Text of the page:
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After the Fire at HORSEANDPONY Fine Arts‏ / Berlin

After the Fire
Julie Beugin, Clémence Grieco, Margret Hoppe

on view 25 March - 17 April, 2016

Altenbrakerstrasse 18 
12053 Berlin
















After the Fire presents painting, sculpture and photography that abstract from architecture through focused engagements with formal concerns alongside a casual and idiosyncratic approach to the modernist canon. Digressing from iconic concerns of form and material by engaging with the anecdotal and the suggestive, the exhibition combines works that imbues abstractions with a sense of intimacy, born out of individual bodily experience. 

In Clémence Grieco’s assemblages, abject construction materials come together with a delicate sensitivity to form and allusion. Working with the raw components of architecture, she makes abstract sculptures that have a personified sense of physical presence. Margret Hoppe works directly with the modernist architectural canon, reframing iconic buildings by Le Corbusier by conveying an experiential view of buildings often only seen, and remembered as, a singular image. By creating abstractions of space through close-ups of details of construction and capturing the details and irregularities of human inhabitation, Hoppe opens new ways to see and think about famous buildings. Julie Beugin’s abstract paintings suggest place and space by merging collaged fragments with gesture and texture to create ambiguous pathways into the canvas that oscillate between flat surface and spatial depth. Emphasizing the transitory and accidental through a focus on material process, no one moment or gesture is overly special; the paintings emerge out of a constant and endless flow of collage, where nothing is too precious not to be cut up.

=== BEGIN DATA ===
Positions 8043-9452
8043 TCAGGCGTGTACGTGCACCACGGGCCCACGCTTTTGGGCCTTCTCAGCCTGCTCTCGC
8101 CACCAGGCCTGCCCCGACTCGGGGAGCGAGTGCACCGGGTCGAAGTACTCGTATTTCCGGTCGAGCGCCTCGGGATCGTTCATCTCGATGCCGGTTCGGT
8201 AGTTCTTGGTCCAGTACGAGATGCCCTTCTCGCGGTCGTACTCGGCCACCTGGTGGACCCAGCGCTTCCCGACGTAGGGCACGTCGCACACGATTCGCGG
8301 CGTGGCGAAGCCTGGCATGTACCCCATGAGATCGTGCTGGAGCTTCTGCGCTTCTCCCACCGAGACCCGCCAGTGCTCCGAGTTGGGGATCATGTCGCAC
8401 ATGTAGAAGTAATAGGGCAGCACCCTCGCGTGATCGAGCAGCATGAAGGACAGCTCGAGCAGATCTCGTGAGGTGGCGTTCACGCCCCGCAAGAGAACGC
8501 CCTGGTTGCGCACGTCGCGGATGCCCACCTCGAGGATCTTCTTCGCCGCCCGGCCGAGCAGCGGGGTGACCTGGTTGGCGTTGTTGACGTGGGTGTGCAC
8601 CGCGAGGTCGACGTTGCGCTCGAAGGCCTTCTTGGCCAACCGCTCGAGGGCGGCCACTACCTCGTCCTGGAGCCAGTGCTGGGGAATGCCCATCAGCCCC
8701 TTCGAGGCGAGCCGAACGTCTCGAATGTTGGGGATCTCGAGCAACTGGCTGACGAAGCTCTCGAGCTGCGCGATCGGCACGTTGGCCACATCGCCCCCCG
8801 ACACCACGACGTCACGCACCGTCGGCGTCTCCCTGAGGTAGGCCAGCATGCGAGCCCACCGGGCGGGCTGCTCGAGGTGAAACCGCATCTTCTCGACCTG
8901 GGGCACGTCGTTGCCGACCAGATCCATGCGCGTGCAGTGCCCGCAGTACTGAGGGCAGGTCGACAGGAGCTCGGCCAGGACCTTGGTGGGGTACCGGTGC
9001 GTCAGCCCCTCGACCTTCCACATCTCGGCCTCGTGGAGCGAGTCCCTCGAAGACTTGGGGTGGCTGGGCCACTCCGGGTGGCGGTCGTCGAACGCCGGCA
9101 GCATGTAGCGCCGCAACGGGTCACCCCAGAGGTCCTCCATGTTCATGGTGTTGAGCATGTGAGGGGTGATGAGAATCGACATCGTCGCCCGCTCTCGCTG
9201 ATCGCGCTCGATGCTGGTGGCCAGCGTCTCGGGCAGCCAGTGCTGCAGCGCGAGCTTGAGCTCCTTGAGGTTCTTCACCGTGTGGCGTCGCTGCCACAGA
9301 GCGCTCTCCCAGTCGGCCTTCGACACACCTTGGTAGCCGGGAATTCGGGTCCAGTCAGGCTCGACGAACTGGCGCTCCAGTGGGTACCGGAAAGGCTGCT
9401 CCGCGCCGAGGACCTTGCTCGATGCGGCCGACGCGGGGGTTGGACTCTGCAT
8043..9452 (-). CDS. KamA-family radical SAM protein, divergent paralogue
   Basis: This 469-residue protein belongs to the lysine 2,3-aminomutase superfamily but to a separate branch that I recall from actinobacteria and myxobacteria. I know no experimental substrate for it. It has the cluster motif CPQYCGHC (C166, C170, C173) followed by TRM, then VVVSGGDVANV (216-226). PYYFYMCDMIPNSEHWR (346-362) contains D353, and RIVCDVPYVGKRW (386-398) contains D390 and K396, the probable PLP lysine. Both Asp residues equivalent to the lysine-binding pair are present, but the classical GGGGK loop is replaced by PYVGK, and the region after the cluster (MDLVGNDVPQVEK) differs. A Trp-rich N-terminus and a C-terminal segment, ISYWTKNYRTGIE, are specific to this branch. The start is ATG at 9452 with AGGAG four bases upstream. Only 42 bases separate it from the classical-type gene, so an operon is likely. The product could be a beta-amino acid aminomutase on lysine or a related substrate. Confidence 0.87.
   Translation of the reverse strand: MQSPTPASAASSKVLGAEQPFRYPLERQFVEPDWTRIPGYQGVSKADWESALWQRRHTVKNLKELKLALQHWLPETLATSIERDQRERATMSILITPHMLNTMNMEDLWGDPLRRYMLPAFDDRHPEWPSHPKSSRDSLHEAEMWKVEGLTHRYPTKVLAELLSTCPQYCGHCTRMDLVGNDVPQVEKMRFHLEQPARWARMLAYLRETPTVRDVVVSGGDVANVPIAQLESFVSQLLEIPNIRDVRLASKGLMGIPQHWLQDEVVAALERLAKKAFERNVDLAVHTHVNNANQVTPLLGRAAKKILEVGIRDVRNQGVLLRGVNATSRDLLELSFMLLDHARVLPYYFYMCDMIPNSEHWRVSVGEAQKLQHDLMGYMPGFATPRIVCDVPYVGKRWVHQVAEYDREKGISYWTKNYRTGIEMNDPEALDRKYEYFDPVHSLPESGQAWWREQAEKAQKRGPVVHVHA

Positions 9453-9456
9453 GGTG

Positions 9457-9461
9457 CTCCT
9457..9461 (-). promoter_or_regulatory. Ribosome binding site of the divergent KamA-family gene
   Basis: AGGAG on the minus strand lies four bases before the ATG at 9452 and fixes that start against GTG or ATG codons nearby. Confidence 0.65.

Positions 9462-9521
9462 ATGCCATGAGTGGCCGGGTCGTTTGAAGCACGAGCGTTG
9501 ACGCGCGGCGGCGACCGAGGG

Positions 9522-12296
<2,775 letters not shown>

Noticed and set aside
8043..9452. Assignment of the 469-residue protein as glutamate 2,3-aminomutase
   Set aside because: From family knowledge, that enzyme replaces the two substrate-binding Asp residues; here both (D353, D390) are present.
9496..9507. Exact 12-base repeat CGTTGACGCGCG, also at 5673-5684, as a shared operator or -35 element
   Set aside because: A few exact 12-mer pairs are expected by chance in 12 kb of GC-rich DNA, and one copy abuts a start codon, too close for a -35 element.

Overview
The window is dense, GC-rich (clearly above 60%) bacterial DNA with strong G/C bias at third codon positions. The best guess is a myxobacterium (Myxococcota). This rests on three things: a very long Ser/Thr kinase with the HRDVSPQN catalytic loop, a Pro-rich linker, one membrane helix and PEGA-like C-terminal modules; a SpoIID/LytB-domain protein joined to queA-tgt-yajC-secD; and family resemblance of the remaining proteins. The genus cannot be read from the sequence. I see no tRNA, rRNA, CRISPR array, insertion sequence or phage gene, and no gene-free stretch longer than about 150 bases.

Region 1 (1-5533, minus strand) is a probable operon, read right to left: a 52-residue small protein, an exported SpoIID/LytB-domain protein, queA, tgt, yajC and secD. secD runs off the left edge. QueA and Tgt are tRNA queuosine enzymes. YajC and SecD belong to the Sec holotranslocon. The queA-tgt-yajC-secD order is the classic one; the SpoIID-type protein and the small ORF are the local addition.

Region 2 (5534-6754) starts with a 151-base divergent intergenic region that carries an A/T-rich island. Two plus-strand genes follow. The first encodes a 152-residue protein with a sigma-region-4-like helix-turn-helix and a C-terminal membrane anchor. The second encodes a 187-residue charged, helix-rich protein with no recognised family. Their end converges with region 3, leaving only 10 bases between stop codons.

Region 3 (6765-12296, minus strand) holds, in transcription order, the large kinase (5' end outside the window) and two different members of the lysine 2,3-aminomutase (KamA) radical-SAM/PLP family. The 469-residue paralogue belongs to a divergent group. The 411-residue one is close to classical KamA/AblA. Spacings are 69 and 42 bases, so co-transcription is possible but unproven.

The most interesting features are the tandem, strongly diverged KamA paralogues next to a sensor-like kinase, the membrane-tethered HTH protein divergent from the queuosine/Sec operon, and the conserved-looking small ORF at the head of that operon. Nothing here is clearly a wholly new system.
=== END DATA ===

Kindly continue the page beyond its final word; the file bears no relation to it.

While loosely borrowing from modernist sculpture, painting and architecture, the artists use abstraction to create a slippage of meaning within a sense of place and space, expressing the constant invisible flow of physical sensation, and multiplicity of emotional tones, underlying the experience of both place and abstraction.